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Thanks for Posting your comment… appreciate the additional comment .. greetings from switzerland

Founded in 1742, All Saints' is the oldest Episcopal parish in western Maryland. Parishioners of All Saints' have continually been the leaders in the community. Thomas Johnson, the first post-Colonial governor of Maryland, and Francis Scott Key, prominent attorney and author of the National Anthem, worshipped at All Saints'. In 1793, All Saints' was the site of the first confirmation of an American citizen, by Bishop Thomas John Claggett, the first Episcopal Bishop consecrated on American soil.

A few years after 1742, a small colonial building was constructed about four blocks from our present church, and served the parish for over sixty years. The replacement structure was built on Court Street in 1814, and is now used as parish hall and classrooms. In 1855, a handsome neo-gothic structure was designed by the noted 19th church architect Richard Upjohn. The steeple is one of the clusted spires of Frederick, cited in John Greenleaf Whittier's poem, Barbara Fritchie.

Less than a decade later, the Civil War broke out. For Fredericktonians, it was not only "the war between the states," but the "war within the state." The tension between the Northern rector and the Southerners in the congregation was characteristic of the division at the time. By December 1861, All Saints' had already buried 11 soliders. After the battle of Antietam in September 1862, the church was used as a field hospital, and many in the congregation volunteered their services to care for the wounded. The Rectory building at 108 W. Church Street was used as military headquarters during the early part of the war. After many occupations, the city of Frederick survived, and the wounds, both physical and emotional, began to heal.

Like most tunnels along the Old Main Line, at the start of the 20th century the B&O built Union Dam tunnel to straighten the line. It took the name of the nearby adjacent dam of the Union Manufacturing Company which had been located downstream at the town of Oella since 1808. The 1.5-mile millrace on the east side of the river was said to be the longest serving a single mill in the USA.

The historic Route 40 bridge over the Patapsco River Hollofield Area, Patapsco Valley State Park. The 1936-built bridge for US 40 was reconstructed between 2010 and 2013. The bridge crosses high above the Union Dam railroad tunnel. It required a fair amount of fill that has obscured much of the OML's original alignment underneath.

Perry Lions: The bridge is "guarded" by four large male lions, two on each end of the bridge (each approx. 7 ft. x 6 ft. 6 in. x 13 ft.). Two of the lions rest on all fours with their heads tilted upwards and mouths slightly open while the other pair lie with their eyes closed, apparently sleeping. They were originally designed and sculpted by Roland Hinton Perry in 1906 out of cast concrete (the bridge as a whole is one of the first cast concrete bridges in the country) and were installed in 1907. In 1964 the lions were restored and weatherproofed by Washington based sculptor Renato Luccetti, although this restoration proved to be less than entirely successful. When a major rehabilitation of the bridge began in 1993, the lions, which were in very bad condition, were removed for further restoration. They may have been stored in the Air Rights Tunnel on southbound I-395, although this is unclear. The sculptures were finally found to be beyond restoring.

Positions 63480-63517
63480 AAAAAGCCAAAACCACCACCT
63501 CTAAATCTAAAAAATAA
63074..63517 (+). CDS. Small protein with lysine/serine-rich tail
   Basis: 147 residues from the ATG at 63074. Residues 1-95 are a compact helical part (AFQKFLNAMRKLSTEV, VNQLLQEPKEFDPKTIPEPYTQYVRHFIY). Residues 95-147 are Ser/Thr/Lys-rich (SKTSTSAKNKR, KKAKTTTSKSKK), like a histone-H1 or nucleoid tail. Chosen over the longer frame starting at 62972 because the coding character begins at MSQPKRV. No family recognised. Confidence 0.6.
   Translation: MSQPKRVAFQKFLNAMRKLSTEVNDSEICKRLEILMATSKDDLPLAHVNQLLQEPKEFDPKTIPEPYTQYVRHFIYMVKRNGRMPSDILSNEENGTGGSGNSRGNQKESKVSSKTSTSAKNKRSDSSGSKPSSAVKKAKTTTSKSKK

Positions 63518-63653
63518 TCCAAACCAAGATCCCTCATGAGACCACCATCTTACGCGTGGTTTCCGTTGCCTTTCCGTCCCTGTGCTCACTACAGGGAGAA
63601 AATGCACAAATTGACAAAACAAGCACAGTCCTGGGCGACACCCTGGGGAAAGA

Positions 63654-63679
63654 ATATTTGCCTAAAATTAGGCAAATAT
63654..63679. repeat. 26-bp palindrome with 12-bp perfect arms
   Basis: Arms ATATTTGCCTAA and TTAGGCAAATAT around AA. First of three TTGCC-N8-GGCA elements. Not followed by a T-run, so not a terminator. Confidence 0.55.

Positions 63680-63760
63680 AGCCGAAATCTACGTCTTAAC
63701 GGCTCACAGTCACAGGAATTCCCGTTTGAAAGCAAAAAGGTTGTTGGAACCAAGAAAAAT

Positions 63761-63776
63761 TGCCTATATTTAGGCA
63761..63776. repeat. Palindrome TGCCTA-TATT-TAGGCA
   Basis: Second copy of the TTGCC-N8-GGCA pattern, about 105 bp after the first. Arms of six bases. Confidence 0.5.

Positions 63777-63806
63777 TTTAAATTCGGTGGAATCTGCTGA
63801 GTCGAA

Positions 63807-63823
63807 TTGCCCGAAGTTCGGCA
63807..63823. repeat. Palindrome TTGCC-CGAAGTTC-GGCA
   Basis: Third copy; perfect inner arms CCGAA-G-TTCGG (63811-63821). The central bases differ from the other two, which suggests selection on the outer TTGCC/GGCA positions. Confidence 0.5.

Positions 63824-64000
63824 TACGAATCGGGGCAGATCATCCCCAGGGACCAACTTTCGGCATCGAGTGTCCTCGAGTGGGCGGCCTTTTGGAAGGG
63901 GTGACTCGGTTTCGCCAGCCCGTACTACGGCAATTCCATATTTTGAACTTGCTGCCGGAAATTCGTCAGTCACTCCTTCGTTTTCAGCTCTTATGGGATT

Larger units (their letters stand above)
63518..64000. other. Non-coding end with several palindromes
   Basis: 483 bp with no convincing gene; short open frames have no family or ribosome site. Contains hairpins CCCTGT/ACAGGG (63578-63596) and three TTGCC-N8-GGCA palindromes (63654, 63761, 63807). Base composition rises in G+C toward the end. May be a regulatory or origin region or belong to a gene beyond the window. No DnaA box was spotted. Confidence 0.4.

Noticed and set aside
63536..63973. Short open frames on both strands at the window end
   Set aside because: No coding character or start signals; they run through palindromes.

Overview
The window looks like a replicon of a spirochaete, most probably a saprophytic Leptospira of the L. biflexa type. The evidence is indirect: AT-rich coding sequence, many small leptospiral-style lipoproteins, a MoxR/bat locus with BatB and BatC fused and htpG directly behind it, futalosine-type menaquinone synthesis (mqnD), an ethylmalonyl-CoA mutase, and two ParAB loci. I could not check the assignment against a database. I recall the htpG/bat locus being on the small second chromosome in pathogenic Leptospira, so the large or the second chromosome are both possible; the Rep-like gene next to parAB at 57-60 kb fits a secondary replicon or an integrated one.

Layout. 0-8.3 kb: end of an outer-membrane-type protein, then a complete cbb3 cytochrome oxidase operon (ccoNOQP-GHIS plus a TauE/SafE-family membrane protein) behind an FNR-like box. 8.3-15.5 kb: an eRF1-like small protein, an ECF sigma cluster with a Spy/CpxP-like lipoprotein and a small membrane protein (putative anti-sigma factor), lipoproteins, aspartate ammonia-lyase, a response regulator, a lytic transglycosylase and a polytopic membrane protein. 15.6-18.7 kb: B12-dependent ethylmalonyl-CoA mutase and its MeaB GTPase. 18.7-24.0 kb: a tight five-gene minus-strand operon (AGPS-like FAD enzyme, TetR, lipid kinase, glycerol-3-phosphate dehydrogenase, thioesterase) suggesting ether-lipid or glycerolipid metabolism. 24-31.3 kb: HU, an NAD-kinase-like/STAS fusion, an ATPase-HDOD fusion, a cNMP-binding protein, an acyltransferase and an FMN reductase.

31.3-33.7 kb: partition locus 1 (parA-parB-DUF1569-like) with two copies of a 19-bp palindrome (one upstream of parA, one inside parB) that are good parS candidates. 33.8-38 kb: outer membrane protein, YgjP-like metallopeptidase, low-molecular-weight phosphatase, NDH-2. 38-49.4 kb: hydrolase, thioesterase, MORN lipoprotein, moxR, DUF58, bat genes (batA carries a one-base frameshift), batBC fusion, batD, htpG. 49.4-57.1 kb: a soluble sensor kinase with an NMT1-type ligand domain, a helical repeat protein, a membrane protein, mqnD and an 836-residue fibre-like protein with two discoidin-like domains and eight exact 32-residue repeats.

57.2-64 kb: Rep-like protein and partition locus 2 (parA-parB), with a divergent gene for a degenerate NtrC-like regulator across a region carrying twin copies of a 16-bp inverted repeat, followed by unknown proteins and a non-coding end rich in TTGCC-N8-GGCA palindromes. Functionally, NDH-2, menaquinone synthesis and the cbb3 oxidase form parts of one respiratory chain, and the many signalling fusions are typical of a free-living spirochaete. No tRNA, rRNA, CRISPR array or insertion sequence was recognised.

The town they used while filming the movie "Practical Magic" was Coupeville on Whidbey Island in Washington State. Debi Ward Kennedy says that the production designers painted everything in the town white for the movie. After filming was done, they repainted the buildings their original colors.

The main town on Maria's Island (home to the Owens women) was portrayed by Coupeville, a small sea-front community on Whidbey Island in Puget Sound. Standefer decided to keep to the palette of whites and pale pastel colors and had the entire town painted.

Tourism is an essential part of the local economy so it was decided to keep the main street open during filming. Storefronts were covered with facades while signs informed tourists that the shops were still open for business. The whole town became a part of the filmmaking process; one of the local restaurants doubled as an extras' housing area while clientele at other establishments had a grandstand view of Hollywood moviemaking.

Have you seen this store lately? They remodeled it into the "Lifestyle" format around 2012 or so.

Hello, Midnight Rider, I am currently doing photo research for the May issue of regional magazine. This spring issue will feature a weekend getaway cover package that will include a 20-page article full of fun and outdoorsy places-to-see and things-to-do within easy driving distance from DC. I would like to speak with you about the possibility of using some of your images. Materials are requested by close of business Friday, March 21st so please contact me at your earliest convenience. You can email me at keripampuch@gmail.com. Thank you. Keri (KPphoto)

Midnight Rider, They sure take better care of the monument in DC. Neil

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